The CO2 reduction potential of shore-side electricity in Europe
Authors: Boris Stolz, Maximilian Held, Konstantinos Boulouchos
Abstract: Shore-side electricity can drastically reduce the emissions from fossil fuel-powered auxiliary engines of ships at berth. Data scarcity on the auxiliary power demand at berth has limited the scope and temporal resolution of previous studies to few ports and ships. We establish a novel method to estimate the auxiliary power demand at berth for 714 major ports in the European Economic Area (EEA) and the United Kingdom (UK). Therefore, emission report data from the Monitoring, Reporting and Verification scheme of the European Union and ship tracking data from the Automatic Identification System are combined.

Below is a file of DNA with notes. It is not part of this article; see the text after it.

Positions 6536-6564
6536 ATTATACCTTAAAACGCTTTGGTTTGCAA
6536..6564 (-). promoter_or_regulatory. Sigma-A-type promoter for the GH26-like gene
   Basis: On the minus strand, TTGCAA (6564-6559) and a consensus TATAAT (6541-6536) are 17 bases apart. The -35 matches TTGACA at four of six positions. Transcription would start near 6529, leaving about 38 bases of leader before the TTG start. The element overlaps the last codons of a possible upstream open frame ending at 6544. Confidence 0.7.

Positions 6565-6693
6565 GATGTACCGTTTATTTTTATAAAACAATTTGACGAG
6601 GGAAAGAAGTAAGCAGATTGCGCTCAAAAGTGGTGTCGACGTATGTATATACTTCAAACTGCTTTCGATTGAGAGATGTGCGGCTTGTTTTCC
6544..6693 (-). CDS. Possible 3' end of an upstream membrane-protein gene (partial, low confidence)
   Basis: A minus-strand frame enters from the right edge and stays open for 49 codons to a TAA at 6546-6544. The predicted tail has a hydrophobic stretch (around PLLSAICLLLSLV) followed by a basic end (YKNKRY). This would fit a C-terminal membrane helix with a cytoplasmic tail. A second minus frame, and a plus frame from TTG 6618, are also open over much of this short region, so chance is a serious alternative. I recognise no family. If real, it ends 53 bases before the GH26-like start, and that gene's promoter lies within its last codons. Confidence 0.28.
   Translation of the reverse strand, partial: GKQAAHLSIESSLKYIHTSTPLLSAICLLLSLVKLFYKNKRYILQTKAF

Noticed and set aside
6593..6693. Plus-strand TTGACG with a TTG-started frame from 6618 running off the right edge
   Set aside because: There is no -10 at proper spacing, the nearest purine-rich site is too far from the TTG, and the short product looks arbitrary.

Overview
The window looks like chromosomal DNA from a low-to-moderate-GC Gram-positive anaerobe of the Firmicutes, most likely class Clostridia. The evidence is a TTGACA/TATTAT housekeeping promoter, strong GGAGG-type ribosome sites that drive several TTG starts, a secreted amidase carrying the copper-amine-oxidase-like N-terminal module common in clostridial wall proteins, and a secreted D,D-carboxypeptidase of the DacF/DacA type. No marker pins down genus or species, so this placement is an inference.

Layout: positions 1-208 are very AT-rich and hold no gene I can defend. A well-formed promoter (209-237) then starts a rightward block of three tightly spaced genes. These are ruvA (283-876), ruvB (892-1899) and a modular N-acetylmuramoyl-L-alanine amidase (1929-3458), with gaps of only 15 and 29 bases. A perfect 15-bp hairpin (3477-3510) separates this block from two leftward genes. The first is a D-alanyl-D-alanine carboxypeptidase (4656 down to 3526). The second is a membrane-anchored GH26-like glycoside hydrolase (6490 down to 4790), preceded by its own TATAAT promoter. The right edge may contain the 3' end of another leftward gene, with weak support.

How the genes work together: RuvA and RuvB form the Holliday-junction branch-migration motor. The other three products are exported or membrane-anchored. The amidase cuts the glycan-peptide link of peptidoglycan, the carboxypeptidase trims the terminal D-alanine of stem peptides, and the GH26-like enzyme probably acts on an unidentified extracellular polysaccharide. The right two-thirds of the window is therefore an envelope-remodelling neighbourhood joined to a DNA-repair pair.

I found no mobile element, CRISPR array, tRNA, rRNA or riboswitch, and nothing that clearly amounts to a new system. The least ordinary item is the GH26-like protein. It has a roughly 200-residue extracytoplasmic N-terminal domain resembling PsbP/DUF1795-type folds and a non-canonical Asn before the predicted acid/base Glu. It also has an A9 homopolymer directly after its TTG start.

Annual emissions of 3 Mt (/ 5 Mt) CO2 could be avoided if the auxiliary power demand at berth would be supplied from national grids (/ from CO2-neutral electricity). This equals an average reduction of overall shipping emissions by 2.2% (3.7%), and requires only 0.2% (6.4 TWh) of the current electricity generation capacity of the EEA and the UK. Using shore-side electricity from the grid can also contribute to substantial annual local air pollution reductions of 86,431 t NOx, 4,130 t SOx, 1,596 t PM10, 4,333 t CO, 94 t CH4, 4,818 t NMVOC, and 235 t N2O.